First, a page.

In RMI, the interface definition is done using Java's interface mechanism. The remote methods are declared in the interface, and the client and server implement the interface to provide the necessary functionality. The RMI framework generates the stub and skeleton code automatically based on the interface definition. In RPC, the interface definition is typically done using an Interface Definition Language (IDL), which provides a language-independent way to describe the remote procedures and their parameters. The IDL is then used to generate the client and server stubs in the respective programming languages.

Protocol and Transport

RMI uses Java's built-in protocols, such as JRMP (Java Remote Method Protocol) or IIOP (Internet Inter-ORB Protocol), for communication between the client and server. These protocols handle the low-level details of network communication, including object serialization, transport, and connection management. RPC, on the other hand, can use various protocols like HTTP, TCP, or UDP for communication. The choice of protocol depends on the specific requirements of the application. Additionally, RPC can utilize different transport mechanisms, such as sockets or message queues, to transmit the request and response messages.

Error Handling

In RMI, exceptions thrown by remote methods are automatically propagated to the client, allowing for easy error handling and recovery. RMI provides a transparent mechanism for handling exceptions across distributed systems. In RPC, error handling is typically done using error codes or status flags returned by the remote procedure. The client needs to explicitly check for errors and handle them accordingly. Error handling in RPC requires more manual intervention compared to RMI.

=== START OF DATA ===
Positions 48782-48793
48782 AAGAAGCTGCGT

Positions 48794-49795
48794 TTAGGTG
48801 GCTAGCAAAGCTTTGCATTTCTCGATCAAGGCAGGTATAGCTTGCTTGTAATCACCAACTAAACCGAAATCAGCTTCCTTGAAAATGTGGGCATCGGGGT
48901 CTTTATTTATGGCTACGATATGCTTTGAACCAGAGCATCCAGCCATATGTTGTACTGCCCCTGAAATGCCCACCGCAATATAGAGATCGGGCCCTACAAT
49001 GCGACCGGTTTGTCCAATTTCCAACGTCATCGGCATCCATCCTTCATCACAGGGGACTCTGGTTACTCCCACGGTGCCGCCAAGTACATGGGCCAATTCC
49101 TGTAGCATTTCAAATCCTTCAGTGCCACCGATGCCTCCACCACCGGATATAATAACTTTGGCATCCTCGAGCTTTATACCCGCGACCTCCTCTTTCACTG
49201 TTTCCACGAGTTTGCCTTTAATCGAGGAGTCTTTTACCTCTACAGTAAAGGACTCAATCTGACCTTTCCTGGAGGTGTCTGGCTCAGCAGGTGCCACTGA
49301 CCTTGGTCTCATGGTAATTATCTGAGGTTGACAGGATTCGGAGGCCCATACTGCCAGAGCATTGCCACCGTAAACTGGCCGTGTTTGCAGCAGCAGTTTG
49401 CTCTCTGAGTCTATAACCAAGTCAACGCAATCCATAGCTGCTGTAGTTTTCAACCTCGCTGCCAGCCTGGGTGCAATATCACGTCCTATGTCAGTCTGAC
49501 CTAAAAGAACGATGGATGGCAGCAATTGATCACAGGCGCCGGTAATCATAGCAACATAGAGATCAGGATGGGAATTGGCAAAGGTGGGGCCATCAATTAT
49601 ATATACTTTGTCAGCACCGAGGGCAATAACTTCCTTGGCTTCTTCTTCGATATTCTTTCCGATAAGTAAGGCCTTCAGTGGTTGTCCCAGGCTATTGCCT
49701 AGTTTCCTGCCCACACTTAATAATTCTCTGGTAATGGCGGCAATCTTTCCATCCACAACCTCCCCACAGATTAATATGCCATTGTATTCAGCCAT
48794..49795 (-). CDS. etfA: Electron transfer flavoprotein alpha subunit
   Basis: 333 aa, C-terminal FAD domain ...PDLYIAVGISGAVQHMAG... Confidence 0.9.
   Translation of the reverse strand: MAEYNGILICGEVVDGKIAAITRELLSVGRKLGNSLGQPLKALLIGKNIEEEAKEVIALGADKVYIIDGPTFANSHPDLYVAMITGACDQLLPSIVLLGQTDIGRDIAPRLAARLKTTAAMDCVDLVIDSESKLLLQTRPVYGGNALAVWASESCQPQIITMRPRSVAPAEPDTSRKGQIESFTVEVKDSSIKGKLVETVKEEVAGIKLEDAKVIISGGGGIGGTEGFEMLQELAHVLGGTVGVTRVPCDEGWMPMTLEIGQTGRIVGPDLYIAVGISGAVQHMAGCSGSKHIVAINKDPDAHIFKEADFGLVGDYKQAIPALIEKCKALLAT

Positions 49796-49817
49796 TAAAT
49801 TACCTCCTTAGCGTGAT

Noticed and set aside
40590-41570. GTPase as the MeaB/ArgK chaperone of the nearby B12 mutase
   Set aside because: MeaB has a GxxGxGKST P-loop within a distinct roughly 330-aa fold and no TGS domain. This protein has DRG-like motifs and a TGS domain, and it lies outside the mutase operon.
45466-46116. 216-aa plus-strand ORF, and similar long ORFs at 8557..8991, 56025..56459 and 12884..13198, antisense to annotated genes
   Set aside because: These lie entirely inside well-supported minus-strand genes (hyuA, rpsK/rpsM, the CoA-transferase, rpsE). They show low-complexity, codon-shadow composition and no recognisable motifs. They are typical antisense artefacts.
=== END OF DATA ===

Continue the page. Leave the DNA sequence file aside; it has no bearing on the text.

RMI provides built-in security mechanisms, such as Java's security manager and access control policies, to ensure secure communication between the client and server. It supports authentication, encryption, and authorization to protect against unauthorized access and data tampering. RPC, on the other hand, does not have built-in security features. It relies on external security measures like SSL/TLS for secure communication and authentication mechanisms like tokens or API keys to ensure authorized access.


RMI is known for its high performance and efficiency due to its tight integration with the Java language and JVM. It benefits from Java's Just-In-Time (JIT) compilation, garbage collection, and optimized object serialization. RPC, being language-agnostic, may have slightly lower performance compared to RMI due to the additional overhead of data serialization and deserialization using platform-independent formats like XML or JSON. However, the performance difference is often negligible and depends on the specific implementation and network conditions.


In summary, RMI and RPC are both widely used mechanisms for enabling communication between distributed systems. RMI, being Java-centric, provides seamless integration with the Java language and offers a distributed object model. RPC, on the other hand, is language-agnostic and follows a procedural model. While RMI provides built-in security and exceptional handling, RPC offers flexibility in protocol and transport choices. The choice between RMI and RPC depends on the specific requirements of the application, the programming language used, and the desired level of integration and performance.